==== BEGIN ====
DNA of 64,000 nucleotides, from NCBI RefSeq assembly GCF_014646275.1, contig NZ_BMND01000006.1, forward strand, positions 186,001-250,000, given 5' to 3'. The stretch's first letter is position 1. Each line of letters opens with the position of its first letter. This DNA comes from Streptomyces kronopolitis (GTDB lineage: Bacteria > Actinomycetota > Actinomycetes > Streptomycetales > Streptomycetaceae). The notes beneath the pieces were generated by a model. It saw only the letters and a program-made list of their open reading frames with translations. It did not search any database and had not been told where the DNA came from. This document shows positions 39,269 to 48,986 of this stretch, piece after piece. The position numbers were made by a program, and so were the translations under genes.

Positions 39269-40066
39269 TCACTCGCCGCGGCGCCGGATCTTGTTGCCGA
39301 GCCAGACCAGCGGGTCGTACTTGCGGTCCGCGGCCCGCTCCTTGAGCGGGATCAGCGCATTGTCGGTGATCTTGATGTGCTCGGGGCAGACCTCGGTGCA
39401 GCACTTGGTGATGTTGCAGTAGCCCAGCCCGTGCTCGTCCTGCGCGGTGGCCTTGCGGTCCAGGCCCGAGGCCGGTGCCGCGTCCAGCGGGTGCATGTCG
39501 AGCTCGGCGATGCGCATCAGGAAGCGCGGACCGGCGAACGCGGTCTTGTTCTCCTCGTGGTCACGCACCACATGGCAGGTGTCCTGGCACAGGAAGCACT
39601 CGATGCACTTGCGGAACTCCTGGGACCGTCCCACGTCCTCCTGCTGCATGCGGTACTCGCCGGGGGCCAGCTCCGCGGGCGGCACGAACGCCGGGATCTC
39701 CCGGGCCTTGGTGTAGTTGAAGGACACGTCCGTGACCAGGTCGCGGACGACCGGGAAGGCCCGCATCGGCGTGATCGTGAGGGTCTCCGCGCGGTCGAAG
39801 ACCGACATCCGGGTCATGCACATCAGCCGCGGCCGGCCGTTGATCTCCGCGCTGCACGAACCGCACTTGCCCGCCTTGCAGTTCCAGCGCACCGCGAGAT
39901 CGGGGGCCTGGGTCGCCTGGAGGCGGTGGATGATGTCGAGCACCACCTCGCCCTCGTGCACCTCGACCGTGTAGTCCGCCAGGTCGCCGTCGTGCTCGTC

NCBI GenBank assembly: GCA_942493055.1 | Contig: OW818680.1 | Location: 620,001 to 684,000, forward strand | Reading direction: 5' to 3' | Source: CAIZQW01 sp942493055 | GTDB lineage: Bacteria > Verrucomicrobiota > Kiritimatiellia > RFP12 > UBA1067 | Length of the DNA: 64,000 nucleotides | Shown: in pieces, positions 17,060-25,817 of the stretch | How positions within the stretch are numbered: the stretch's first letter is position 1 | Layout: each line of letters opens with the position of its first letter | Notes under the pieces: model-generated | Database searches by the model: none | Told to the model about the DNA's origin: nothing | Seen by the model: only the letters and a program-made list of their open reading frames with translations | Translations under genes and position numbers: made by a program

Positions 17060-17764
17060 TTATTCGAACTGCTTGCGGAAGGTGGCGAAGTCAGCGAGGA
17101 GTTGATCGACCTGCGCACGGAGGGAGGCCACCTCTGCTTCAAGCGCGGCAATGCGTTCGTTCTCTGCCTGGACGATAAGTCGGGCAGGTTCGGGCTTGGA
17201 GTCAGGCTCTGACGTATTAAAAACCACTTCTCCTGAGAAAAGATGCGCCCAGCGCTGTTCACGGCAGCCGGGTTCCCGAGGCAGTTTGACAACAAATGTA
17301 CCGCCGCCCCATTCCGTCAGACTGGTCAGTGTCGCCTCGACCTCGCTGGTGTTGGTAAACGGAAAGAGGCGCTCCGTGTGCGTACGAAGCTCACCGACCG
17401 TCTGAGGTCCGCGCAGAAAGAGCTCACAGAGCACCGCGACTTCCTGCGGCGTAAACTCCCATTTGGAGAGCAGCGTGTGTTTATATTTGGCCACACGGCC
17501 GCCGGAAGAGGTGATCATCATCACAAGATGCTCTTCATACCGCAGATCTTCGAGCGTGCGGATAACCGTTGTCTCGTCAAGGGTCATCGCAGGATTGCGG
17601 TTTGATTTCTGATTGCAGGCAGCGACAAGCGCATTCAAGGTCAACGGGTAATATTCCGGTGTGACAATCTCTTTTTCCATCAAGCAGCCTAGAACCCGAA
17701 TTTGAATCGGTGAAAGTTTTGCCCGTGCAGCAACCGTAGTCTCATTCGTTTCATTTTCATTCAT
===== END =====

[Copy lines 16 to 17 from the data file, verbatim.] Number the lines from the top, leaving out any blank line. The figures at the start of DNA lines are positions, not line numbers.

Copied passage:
17301 CCGCCGCCCCATTCCGTCAGACTGGTCAGTGTCGCCTCGACCTCGCTGGTGTTGGTAAACGGAAAGAGGCGCTCCGTGTGCGTACGAAGCTCACCGACCG
17401 TCTGAGGTCCGCGCAGAAAGAGCTCACAGAGCACCGCGACTTCCTGCGGCGTAAACTCCCATTTGGAGAGCAGCGTGTGTTTATATTTGGCCACACGGCC